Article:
Installation

Impossible Objects at the Museum of Contemporary Art in Krakow

Impossible Objects, 2014; installation view, Impossible Objects, 2015. Courtesy of Instytut Architektury, Krakow. Photo: Jakub Woynarowski

Cultural reproduction is at the center of Impossible Objects, an exhibition that returns to Poland after much lauded recognition at the Venice Biennale. On central display is a 1:1 replica of the baldachin designed by Adolf Szyszko-Bohusz at the beginning of the 20th century to honor the revolutionary Polish leader Marshal Józef Piłsudski. The reproduction is accompanied by artist and artistic director Jakub Woynarowski’s large-scale[…..]

Interview with Robin Rhode

Robin Rhode. Chalk Bicycle (detail), 2011-2015; chalk and steel bicycle. Courtesy of the Artist and Lehmann Maupin, New York. Photo: Max Yawney.

Today from our friends at BOMB, we bring you an interview with artist Robin Rhode. Author Lee Ann Norman talks with Rhode about his upcoming performance Erwartung: A Street Opera for Performa 15, growing up in South Africa, and “what it means to make art in an increasingly globalized world.” This article was originally published on August 13, 2015. Cape Town-born and Berlin-based multidisciplinary artist[…..]

Natasha Nicholson: The Artist in Her Museum at the Madison Museum of Contemporary Art

Natasha Nicholson, Studiolo, installation view, Nicholson studio, 2015. Courtesy of the Artist and Madison Museum of Contemporary Art. Photo: Mike Rebholz.

If the test for the quality of an exhibition is the richness of associations it generates in a viewer, then Natasha Nicholson: The Artist in Her Museum at the Madison Museum of Contemporary Art is a goldmine. The show is installed in the museum as a series of rooms, facsimiles of the artist’s studio: the Thinking Room, Strata (the studio and gallery), the Studiolo (library[…..]

Fan Mail: Victor Solomon

Victor Solomon. You Know I Gotta Show Out, 2015; glass, mirror, lead, 24K gold-plated high polish steel, wood, Swarovski crystal; 44 in x 40 in x 20 in. Courtesy of the Artist.

For a year, Victor Solomon apprenticed with stained-glass masters who taught him everything he needed to know about this oft-forgotten craft. Solomon is not a stained-glass artist, and though he doesn’t particularly aspire to be one, an idea took a hold of him and compelled him to take up this traditional medium. Literally Balling is an ongoing project in which the San Francisco-based artist explores[…..]

Vesna Pavlović: LOST ART at Zeitgeist Gallery

Vesna Pavlović. Video Still, May 25, 1979, Television, Belgrade. 2015. Endura metallic print. 20.5 x 14 inches. Image courtesy of the artist and Zeitgeist Gallery (Nashville, TN).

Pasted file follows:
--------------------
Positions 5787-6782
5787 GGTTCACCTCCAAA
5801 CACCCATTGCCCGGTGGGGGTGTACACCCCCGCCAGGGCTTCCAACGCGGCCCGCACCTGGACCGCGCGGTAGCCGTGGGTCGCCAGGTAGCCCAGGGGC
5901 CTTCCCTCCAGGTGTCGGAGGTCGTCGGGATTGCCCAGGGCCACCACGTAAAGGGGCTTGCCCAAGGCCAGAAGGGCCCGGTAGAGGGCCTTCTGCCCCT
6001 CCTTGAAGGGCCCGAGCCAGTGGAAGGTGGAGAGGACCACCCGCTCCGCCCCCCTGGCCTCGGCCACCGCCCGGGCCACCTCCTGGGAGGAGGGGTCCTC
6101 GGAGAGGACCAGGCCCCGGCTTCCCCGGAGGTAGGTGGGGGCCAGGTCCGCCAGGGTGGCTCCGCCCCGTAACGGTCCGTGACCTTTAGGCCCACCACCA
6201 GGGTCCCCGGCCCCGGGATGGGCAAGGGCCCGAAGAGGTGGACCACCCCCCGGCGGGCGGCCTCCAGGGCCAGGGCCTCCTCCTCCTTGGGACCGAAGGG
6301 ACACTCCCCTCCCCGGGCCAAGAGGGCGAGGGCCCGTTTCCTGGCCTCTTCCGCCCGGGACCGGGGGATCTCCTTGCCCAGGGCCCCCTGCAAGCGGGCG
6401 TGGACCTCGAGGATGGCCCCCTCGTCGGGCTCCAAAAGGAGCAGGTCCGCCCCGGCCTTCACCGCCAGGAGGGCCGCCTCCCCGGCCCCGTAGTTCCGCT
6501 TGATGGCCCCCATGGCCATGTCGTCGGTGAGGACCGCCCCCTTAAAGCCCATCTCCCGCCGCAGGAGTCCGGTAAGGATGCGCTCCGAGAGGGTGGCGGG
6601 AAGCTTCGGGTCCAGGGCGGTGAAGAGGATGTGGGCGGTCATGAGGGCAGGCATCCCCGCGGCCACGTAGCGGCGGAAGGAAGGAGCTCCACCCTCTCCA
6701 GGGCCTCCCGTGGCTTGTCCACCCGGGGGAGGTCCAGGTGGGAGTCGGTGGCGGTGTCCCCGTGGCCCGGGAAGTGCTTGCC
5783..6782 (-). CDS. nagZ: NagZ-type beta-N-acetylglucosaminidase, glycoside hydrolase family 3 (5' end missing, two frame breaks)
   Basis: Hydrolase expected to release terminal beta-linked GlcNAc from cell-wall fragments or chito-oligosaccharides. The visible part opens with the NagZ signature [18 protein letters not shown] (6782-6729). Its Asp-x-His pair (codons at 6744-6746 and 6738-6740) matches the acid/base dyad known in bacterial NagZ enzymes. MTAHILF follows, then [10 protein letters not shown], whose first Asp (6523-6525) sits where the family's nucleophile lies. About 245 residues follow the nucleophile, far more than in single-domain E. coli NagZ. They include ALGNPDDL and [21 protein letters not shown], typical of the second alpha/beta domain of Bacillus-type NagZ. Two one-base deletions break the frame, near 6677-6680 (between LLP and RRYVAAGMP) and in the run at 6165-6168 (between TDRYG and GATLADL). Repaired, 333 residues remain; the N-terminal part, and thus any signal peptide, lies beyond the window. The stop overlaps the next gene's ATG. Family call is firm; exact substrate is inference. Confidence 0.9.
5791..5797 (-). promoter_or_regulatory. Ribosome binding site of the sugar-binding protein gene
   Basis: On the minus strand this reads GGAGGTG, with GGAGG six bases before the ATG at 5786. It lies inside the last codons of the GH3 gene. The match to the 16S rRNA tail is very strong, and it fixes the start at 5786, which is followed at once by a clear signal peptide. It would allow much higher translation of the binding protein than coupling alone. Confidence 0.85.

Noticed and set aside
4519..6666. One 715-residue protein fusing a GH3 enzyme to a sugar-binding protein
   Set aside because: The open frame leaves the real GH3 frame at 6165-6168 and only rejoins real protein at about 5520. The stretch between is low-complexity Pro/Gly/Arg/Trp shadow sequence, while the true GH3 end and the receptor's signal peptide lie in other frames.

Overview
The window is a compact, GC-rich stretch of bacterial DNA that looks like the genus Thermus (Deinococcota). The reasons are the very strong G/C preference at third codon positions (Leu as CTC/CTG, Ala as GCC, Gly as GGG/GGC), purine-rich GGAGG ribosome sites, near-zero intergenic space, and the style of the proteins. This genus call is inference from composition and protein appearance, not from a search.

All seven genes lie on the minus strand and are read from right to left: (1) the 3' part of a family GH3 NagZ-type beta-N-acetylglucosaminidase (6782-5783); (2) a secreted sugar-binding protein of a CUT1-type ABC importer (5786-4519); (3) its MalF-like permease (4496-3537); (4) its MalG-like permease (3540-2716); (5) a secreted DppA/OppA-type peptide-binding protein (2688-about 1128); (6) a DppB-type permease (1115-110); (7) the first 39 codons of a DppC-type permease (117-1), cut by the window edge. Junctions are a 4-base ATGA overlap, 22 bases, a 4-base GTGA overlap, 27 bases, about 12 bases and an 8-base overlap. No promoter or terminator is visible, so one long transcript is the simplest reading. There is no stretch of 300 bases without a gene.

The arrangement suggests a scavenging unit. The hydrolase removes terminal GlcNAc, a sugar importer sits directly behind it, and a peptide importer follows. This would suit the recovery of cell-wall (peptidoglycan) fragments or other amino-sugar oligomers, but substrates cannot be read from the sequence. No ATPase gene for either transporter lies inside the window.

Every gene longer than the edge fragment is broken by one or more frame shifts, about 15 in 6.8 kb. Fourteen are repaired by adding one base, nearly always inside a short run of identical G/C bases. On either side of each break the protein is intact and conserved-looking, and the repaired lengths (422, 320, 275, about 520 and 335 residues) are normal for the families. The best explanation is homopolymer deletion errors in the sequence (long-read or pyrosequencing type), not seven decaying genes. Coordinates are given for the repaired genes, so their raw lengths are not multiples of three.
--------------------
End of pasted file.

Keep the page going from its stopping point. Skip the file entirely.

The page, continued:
Oscillating between archival research, anthropological studies, conceptual photography, and documentary film, Lost Art—Zeitgeist Gallery’s current exhibition of the work of Vesna Pavlović—examines the artist’s deep engagement with institutional resources, specifically slides and photographic ephemera culled from university libraries and the Museum of Yugoslav History in Belgrade, Serbia. Founded in 1996, the museum is the result of the integration of two other institutions: the Museum of[…..]

Genius/21 Century/Seattle at the Frye Art Museum

Lead Pencil Studio (Annie Han and Daniel Mihalyo). Under the Surface, 2008; charcoal graphite and paint on paper; 71 x 58 in. Courtesy of the Artists.

For the last thirteen years, Seattle has cheekily retorted the MacArthur Foundation’s annual announcement of “Genius Grant” winners by presenting a roster of its own local “geniuses” through the Stranger Genius Award. The Stranger, which is the city’s weekly alternative news and entertainment paper, selects and awards five individuals each year, from the fields of art, performance, literature, film, and music, with $5,000 of unrestricted[…..]

Lorena Wolffer – Expuestas: Registros Públicos at the Museum of Modern Art in Mexico City

Antimemorias: enmiendas públicas, 2011; installation view, Lorena Wolffer Expuestas: registros públicos, 2015. Courtesy of Lorena Wolffer and Museo de Arte Moderno. Photo: Jorge Gomez del Campo.

Walking into Lorena Wolffer’s Registros Públicos at the Museum of Modern Art in Mexico City is a deeply unsettling experience. The space is tiny, just a few meters across, and the ceiling height is far closer to a bedroom than a gallery. Written in large red letters along the walls are a series of insults and threats from husbands and lovers to their partners–although using[…..]